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Where the Wild Things Are (1963)
Is contained in
Has the (non-series) sequel
Has the adaptation
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Has as a student's study guide
Amazon.com Amazon.com Review (ISBN 0060254920, Hardcover)Where the Wild Things Are is one of those truly rare books that can be enjoyed equally by a child and a grown-up. If you disagree, then it's been too long since you've attended a wild rumpus. Max dons his wolf suit in pursuit of some mischief and gets sent to bed without supper. Fortuitously, a forest grows in his room, allowing his wild rampage to continue unimpaired. Sendak's color illustrations (perhaps his finest) are beautiful, and each turn of the page brings the discovery of a new wonder.
The wild things--with their mismatched parts and giant eyes--manage somehow to be scary-looking without ever really being scary; at times they're downright hilarious. Sendak's defiantly run-on sentences--one of his trademarks--lend the perfect touch of stream of consciousness to the tale, which floats between the land of dreams and a child's imagination.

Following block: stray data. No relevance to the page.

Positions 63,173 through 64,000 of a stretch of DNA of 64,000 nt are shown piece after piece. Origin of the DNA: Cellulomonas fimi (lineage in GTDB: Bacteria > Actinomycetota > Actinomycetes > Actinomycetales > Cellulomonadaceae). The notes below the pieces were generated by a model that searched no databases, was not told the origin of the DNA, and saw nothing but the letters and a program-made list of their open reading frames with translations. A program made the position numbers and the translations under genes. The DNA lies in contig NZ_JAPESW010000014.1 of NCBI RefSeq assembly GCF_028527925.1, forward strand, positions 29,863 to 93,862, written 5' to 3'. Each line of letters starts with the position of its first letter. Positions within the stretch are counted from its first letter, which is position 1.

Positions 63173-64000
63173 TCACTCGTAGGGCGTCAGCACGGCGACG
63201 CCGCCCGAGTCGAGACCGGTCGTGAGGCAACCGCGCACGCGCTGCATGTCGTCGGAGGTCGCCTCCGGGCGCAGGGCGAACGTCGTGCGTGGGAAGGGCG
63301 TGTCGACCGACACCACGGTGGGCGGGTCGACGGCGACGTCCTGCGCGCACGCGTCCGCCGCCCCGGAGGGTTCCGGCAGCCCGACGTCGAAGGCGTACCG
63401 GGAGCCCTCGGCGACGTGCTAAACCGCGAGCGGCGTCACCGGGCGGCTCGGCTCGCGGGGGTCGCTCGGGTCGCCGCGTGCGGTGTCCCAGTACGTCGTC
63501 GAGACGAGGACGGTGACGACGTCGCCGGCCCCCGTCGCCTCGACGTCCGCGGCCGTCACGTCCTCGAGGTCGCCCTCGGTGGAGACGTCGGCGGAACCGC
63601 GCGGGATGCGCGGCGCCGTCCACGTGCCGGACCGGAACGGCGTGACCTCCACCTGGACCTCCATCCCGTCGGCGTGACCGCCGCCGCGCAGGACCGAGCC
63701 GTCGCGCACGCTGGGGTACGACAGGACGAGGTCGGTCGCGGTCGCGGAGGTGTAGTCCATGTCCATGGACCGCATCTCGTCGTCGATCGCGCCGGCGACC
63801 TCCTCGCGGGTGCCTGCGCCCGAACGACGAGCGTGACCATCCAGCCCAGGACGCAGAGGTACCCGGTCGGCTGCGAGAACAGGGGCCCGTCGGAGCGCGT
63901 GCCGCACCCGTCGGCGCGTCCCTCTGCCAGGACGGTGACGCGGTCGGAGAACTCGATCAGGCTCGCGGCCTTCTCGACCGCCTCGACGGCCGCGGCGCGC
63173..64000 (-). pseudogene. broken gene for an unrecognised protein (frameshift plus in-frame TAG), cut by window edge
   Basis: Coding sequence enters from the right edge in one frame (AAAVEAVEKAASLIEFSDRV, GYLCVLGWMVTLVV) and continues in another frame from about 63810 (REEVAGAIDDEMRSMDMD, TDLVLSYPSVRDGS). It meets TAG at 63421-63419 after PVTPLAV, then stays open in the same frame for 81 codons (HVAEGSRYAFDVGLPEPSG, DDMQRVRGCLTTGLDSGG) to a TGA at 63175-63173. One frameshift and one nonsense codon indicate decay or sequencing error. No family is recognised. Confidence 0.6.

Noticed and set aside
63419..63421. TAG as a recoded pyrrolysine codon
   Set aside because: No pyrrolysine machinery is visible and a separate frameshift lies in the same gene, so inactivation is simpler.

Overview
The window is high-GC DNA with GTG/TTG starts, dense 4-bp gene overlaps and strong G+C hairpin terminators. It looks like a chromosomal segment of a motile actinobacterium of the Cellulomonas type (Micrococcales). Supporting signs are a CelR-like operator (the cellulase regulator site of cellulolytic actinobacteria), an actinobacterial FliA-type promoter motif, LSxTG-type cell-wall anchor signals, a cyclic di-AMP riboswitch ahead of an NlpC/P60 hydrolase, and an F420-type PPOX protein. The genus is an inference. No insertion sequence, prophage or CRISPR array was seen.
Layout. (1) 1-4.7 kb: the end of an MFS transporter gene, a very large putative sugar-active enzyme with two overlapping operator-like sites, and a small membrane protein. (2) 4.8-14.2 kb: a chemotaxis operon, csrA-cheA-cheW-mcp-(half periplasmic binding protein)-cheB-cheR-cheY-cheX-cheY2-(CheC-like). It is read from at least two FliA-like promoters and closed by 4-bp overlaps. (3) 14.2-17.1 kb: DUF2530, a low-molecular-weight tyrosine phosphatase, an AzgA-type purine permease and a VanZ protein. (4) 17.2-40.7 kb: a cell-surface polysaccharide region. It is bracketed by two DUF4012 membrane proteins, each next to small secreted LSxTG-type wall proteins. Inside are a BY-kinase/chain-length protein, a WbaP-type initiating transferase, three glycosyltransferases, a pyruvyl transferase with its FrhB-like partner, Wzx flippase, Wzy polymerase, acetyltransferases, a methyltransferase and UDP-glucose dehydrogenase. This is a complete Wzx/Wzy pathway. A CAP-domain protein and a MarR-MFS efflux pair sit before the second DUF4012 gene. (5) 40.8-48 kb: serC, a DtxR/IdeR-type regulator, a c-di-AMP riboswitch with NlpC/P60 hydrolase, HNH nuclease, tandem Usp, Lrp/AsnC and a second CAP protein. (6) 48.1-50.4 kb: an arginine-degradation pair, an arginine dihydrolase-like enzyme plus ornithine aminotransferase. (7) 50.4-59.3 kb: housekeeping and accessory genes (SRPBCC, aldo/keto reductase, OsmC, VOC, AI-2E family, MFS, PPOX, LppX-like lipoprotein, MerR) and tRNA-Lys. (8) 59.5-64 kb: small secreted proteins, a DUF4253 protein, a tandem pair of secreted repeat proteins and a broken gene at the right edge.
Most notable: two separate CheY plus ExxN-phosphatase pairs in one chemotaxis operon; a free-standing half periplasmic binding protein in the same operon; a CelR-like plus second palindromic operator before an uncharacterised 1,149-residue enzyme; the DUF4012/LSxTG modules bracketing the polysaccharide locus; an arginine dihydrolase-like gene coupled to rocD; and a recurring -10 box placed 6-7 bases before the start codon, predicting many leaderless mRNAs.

This Sendak classic is more fun than you've ever had in a wolf suit, and it manages to reaffirm the notion that there's no place like home.
(retrieved from Amazon Mon, 30 Sep 2013 13:24:35 -0400)
A naughty little boy, sent to bed without his supper, sails to the land of the wild things where he becomes their king.
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